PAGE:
Stocks quoted in this article:
Yesterday we learned that we are best advised not to tinker too much with our exchange-traded fund (ETF) positions. Today's "lesson?" Maybe we should ignore news altogether.
Chuck Jaffe on MarketWatch took on an interesting project in July. He took a snapshot of the MarketWatch front page at 5 p.m. each day. And here are some of the headers he found.
- 'This is not an average, typical or normal bull market' [expert] says
- Today's bubbles aren't like the famous bubbles of the past
- If ever the stock market flashed a 'sell' signal, it's now
- 'Rotten rotation' could signal bull market is living on borrowed time
- [Expert]: U.S. stocks will be 'very disappointing' for 10 years
- A stock correction is coming, then more years of gains; [expert]
- [Expert] There's a big hole in the bull case for stocks
- We're in the third biggest stock bubble in U.S. history
- Not much fallout from Gaza, Ukraine? Wait a year, says [expert]
OK, those are some of the bearish ones. What about the flip side? Well…
I would have included something from an expert suggesting a big gain ahead, but there weren't any of those atop the pages I looked at (they could have been there at other times of day).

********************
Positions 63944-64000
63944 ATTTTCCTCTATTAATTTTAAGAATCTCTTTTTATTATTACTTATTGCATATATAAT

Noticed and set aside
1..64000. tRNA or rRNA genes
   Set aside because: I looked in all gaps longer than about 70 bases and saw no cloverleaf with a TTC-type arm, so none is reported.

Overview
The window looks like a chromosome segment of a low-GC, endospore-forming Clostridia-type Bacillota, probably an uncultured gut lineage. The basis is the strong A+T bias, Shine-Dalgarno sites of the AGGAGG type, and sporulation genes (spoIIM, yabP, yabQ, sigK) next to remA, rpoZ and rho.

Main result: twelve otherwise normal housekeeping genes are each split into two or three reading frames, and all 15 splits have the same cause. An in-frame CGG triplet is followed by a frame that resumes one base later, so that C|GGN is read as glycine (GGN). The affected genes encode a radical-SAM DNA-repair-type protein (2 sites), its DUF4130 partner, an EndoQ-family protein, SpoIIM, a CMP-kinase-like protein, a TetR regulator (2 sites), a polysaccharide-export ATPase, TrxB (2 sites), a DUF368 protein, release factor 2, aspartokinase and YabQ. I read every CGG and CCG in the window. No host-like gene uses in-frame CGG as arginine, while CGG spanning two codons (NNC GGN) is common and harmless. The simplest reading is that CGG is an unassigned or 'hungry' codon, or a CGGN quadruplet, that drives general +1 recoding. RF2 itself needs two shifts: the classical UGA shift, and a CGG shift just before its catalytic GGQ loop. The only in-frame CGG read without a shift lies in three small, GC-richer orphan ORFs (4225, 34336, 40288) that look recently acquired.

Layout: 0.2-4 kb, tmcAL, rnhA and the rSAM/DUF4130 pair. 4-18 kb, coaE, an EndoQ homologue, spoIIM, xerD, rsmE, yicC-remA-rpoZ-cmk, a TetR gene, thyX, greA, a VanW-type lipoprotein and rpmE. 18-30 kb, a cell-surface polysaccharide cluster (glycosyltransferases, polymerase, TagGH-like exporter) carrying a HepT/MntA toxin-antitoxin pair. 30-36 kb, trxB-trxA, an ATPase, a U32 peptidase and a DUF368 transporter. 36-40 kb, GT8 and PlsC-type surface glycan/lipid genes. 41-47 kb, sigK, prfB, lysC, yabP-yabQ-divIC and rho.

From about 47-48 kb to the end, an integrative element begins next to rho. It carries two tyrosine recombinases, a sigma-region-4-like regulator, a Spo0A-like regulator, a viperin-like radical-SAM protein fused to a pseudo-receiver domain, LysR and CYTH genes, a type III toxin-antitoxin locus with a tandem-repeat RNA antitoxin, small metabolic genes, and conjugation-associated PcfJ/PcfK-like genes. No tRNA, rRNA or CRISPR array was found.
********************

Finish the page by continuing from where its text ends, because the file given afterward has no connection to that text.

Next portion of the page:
Well, if everyone's bearish, time to get bullish, right?
If only the markets were that easy.
I think, in reality, it's just the nature of the current media backdrop. The bear case is almost always intellectually more appealing. Saying stocks are going to continue to slowly grind higher sounds about as boring as … well … watching stocks slowly grind higher. Making a case for something different just plays better, and kind of puts a value-add to your opinion. I mean, who's paying to hear someone say "same old, same old?"
And calling a top and a trend change? Yowza -- if you time it right, you'll have instant financial TV and Twittersphere fame.
Speaking of Twitter, for whatever reason, it's a medium that's tended to attract more perma-bear (or, really, perma-skeptic) sorts than anything else. "Zero Hedge" is probably the most "famous," but there are plenty of others. And before Twitter, it was the financial blogs that tended to lean that way.
And don't forget, MarketWatch itself is looking for eyeballs. Bearishness just plays better.
I tend to view all this stuff in a contra lens. So, yes, hearing "everyone" is bearish would make me bullish. I just value indicators more if they are backed by actual numbers. Several of the people quoted above may read bearish, but in reality, they're not necessarily reallocating their money in any way. If they're all buying puts or CBOE Volatility Index (VIX) futures, then yes, I'd view that in a contra lens. Otherwise, I think it's more just the nature of beast.
Disclaimer: Mr. Warner's opinions expressed above do not necessarily represent the views of Schaeffer's Investment Research.